Member of Wolfpack honored by White House

Chelsea Gardner | Staff Writer

Anita Brown-Graham, Director of the Institute for Emerging Issues at N.C. State University wakes up in the morning and creates opportunities for other people to do extraordinary thinA recent White House honoree for the “Champions of Change: Civic Hacking and Open Government” award, Brown-Graham said she understands that her typical day may not be like everyone else’s.

For instance, last Friday, she spoke to a group of resolute CEOs from across the Triangle who spent the night sleeping in a makeshift tent in front of the Durham Performing Arts Center as a way to bring attention to, and raise money for, people in poverty in North Carolina. She then hosted a Google Hangout in an effort to collaborate and communicate with experts across the nation discussing manufacturing practices. She is currently continuing her tireless efforts to organize for the upcoming “statewide conversation,” better known as the Emerging Issues Forum, in February.

“Each year we pick an issue, usually in May, which we think the entire state of North Carolina has to pay attention to,” Brown-Graham said. “Usually it’s an economic issue,” It might be something like what’s happening in healthcare innovations or what the needs are for physical infrastructure improving our roads, our bridges, our ports, our schools in North Carolina. But ultimately the lens is always how do we make the state of North Carolina more competitive, more prosperous and a better place for its people to work, live and play.”

Brown-Graham and 14 other Champions were recognized on July 23, 2013 for their commitment to service and innovation in their communities. “The best part of it is the affirmation that comes from the recognition that my colleagues are proud of the work we have done together,” she said.

Brown-Graham received the award partly because of the work the Institute for Emerging Issues did on the Emerging Issues Commons in the James B. Hunt Library at N.C. State University in March.

“That’s our effort to use technology to allow people to do the kind of work that they do in meetings at any time of day in ways that they self-direct,” Brown-Graham said. “So for every time that you walk through the Commons, there could be hundreds of people on the Web at that moment. Even if nobody is sitting in the physical space they are connecting with each other on the issues that they want to work on in their communities. For me, in the same way that technology is transforming how we learn and do research on college campuses, by allowing for much more collaboration, I’m excited that it is also transforming the way we do [community] service on a university campus.”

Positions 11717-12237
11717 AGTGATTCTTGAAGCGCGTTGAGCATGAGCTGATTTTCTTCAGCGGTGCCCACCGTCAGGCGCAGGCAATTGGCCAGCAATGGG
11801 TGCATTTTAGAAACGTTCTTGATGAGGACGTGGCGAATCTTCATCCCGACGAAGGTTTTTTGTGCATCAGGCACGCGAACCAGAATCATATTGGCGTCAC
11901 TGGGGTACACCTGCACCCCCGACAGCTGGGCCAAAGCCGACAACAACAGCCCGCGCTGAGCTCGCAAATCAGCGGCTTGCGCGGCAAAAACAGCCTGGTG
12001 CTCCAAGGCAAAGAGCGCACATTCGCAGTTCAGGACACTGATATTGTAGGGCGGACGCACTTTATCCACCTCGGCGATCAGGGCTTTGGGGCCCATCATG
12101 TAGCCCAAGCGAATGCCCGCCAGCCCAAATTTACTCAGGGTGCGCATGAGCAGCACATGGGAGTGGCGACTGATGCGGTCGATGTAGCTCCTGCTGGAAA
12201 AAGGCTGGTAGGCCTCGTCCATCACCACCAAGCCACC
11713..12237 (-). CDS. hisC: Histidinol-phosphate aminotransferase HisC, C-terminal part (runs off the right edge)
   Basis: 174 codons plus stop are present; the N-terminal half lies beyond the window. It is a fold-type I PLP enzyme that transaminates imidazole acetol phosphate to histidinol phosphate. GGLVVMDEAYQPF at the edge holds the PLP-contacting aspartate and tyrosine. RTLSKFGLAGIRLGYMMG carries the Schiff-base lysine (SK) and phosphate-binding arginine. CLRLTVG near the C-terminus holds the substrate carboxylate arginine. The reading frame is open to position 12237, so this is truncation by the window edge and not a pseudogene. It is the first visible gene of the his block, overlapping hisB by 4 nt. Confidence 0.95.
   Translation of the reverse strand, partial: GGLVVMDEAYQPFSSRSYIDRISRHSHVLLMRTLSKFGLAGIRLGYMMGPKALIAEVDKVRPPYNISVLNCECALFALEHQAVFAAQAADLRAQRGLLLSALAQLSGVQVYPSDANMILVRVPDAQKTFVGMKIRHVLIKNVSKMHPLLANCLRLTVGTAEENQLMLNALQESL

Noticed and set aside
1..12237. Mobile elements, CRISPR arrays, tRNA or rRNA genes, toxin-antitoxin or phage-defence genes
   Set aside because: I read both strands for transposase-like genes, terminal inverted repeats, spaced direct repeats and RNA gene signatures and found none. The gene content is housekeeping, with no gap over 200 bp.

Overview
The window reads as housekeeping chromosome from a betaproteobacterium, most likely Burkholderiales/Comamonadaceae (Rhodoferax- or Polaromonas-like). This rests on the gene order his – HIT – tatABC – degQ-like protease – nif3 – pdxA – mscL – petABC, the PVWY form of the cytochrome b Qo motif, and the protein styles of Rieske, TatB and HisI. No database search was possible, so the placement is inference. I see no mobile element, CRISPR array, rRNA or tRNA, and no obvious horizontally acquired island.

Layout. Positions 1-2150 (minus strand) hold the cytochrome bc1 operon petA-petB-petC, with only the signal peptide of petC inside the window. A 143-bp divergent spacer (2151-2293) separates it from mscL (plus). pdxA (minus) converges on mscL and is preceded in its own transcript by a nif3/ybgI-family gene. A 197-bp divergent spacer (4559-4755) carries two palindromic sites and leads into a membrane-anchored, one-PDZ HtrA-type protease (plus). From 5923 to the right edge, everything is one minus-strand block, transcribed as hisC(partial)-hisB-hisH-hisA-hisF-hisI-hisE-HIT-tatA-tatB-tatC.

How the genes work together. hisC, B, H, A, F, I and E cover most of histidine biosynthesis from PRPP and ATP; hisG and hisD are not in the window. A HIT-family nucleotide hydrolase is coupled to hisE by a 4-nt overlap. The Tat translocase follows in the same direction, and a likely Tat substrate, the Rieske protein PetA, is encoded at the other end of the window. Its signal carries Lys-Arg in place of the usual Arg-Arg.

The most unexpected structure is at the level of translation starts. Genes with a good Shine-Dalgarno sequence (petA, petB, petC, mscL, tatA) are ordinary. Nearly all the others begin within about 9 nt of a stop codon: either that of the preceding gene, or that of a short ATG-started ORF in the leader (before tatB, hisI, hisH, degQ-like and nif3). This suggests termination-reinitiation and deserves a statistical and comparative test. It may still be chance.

The Champions of Change Award is given to “ordinary Americans … doing extraordinary things in their communities to out-innovate, out-educate, and out-build the rest of the world.”

But Brown-Graham said she does not think that she has accomplished anything close to extraordinary.

“I get inspired by the notion that if you can create spaces where people can come together and collaborate around things they are passionate about, that they really can change the world,” Brown-Graham said.

“The coolest part of it all, to tell you the truth, was being with the other people who were also receiving the award,” she said. “All of the very inspirational work happening in a range of different ways causes you to say ‘Wow, I’m just happy to really be in this room with these people and have the chance to learn about what they’re doing and to make connections and to be able to pick up the phone and call them later.’”

Since January of 2007, Brown-Graham has been at the forefront of the Emerging Issues Forum by bringing together constituents around the issue, often by facilitating meetings. She also works on the follow-up to make sure that North Carolina has measurable success as a result of that work.

“It’s a very unique model of bringing together all the brain-trust of a university, but not in an expert model sort of way,” Brown-Graham said. “The experts are the people who live in communities and work in organizations on these issues, and our job is to create a place where people can come together, be clear about what the issues are and then decide how they want to respond to it.”

Brown-Graham said she is proud to be affiliated with N.C. State and is motivated to continue to extend the university’s historical traditions, values and missions through her work.

“For me, it’s less about the moment we had in [receiving the award in] D.C. than it is about what it means to continue to connect with folks who can help inspire the work that I might do in the years to come,” she says.